I spoke with Jeremy Flores when he was at his nadir, last Easter. In fact that’s not quite true. He would actually get lower in the months after we spoke.
Clearly not enjoying life on tour, apparently not enjoying life much at all, I asked Jeremy what was going to bring back the joy. “I don’t know. Winning? A lot of people will read this and think, what a spoiled bitch, but you got to be in it to understand it. I come from a really simple life, from an island life, and I can’t wait to be happily done with my career and go back to a simple life. To an island life. Have a family and go back to my roots.”
Today he went back to island life, back to his roots…and he won.
Famous as a precocious and hot-blooded talent, Jeremy won the final in Tahiti today by staying calm and sitting still. Gabe Medina was always going to start the final by paddling Jeremy up and down the reef to rattle his cage. It’s the Medina modus operandi. The old Jeremy might have followed Gabe up the point, hustled for the first wave, felt his blood starting to boil and his brain overheating. Instead Jeremy sat still like a hummingbird, just let Gabe do his thing, and the universe rewarded him with the only real wave of the final.
The scene in the final today was in stark contrast to a year ago.
The waves weren’t 12-foot, to start. And 12 months ago Jeremy, instead of surfing in the final, wasn’t even in the event. He was sitting in the channel, sulking, after being banned by the WSL after getting in the judges grill in J-Bay. That was his nadir. There were zero effs given at that stage, and likewise, many gave Jeremy zero chance of rebooting his career.
How Jeremy has turned it all around isn’t exactly clear. While there doesn’t appear to be any kind of epiphany, he did, as promised, do plenty of island time. He did time with family and friends. He went back to the qualifying series and surfed some unglamorous heats in shitty locales. For a guy who believed the world saw him as a “spoiled bitch,” he worked his ass off, took his lumps, and started all over again.
Jeremy’s win today was totally deserved. He surfed like a boss all week, and his surfing on tour all year has been great. Then there is his track record here in Tahiti, where he’s been overdue a result for five years. Tahiti is his spot. He is supremely comfortable on these reefs, and the similarities to his home island of Reunion are obvious. The unhurried pace of the place suits him far better than that of his adopted home in France, where he’s often melted in the public glare.
Jeremy won today and it’s good to have him back. The tour needs his surfing. The tour needs his freely offered character assessments. The tour needs him.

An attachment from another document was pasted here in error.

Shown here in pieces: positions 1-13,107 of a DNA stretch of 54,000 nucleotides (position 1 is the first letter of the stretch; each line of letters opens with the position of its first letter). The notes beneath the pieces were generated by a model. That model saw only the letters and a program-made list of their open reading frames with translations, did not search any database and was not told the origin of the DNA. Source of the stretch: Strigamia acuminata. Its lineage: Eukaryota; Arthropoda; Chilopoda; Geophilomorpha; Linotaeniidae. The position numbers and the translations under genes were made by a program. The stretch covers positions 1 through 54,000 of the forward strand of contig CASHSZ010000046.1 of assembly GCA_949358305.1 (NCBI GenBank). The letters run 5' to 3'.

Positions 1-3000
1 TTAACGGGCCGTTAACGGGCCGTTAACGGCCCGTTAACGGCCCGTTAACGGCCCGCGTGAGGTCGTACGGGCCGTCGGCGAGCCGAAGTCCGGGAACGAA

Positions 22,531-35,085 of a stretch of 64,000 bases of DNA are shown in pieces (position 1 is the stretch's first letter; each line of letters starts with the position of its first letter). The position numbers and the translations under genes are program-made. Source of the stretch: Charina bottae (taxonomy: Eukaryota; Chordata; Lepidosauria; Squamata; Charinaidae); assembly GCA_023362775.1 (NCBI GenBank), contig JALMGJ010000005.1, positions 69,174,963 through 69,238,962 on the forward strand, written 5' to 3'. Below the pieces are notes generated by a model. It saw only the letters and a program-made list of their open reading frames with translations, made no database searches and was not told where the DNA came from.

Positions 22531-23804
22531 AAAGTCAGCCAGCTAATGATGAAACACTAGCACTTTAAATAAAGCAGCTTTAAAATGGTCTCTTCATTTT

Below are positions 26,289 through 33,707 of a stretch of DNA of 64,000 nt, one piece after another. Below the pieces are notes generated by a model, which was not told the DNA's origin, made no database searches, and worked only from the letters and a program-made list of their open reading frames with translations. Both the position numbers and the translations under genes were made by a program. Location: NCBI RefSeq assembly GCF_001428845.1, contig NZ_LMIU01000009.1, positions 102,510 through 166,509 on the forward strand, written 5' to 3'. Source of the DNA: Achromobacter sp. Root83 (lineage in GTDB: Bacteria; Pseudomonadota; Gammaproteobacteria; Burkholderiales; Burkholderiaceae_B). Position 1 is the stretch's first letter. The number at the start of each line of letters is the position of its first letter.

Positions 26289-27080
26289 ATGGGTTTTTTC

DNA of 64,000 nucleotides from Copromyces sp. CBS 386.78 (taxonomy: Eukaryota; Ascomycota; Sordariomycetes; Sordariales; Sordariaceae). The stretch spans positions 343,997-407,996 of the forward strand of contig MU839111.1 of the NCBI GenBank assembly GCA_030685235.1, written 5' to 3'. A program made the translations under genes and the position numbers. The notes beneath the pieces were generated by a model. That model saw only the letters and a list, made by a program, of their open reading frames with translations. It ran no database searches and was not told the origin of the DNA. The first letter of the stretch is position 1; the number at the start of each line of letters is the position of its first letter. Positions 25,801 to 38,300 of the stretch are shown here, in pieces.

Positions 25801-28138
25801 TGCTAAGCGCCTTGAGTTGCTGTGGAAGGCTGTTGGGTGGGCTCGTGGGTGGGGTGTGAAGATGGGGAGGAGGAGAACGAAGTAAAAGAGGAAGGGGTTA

Gabe Medina also resurrected himself this week. By far the strongest and most authoritative goofy in the field, he deserved his spot in the final and a shot at winning back-to-back Tahiti titles. But while last year his win was overshadowed by a) the waves, and b) the Kelly and John John hype, there could be no overlooking this year that Gabe looked right at home out there. And while he had a relatively smooth draw last year, this time around he had to beat John John, Owen, Italo Ferreira, and Kai Otton on the way to the final. They were all tough heats.
Likewise, Kelly also had his best event of the season. He didn’t get the quality of surf to reawaken his surfing completely, but the signs were good. They’ll need to be if he’s going to pull a rabbit for this world title. He’s just surfed his three pet events and only sits sixth in the ratings. A result at Trestles now looms as non-negotiable.
The world title remains a crapshoot.
It feels like Adriano de Souza hasn’t won a heat since March, and yet he still leads the ratings. Felipe Toledo surfed the perfect zero heat this morning yet somehow made world title ground. Watching him paddle back to the boat without having caught a wave, you already imagined the asterisk alongside his name should he win the title this year – * scored zero in Tahiti. From memory the last zero heat score was by Victor Ribas at giant third Reef Pipe, but this was three foot Teahupoo. It was baffling, by far the most perplexing moment of the event, and the broadcast offered no clues as to what happened. Toledo is now clustered amongst a bunch of surfers at the top of the ratings, and it’d be a brave punter to predict how the next few events might play out. As the tour moves from the end of the road at Teahupoo to Interstate 5 at Trestles, the world title is as wide open as it’s been in living memory.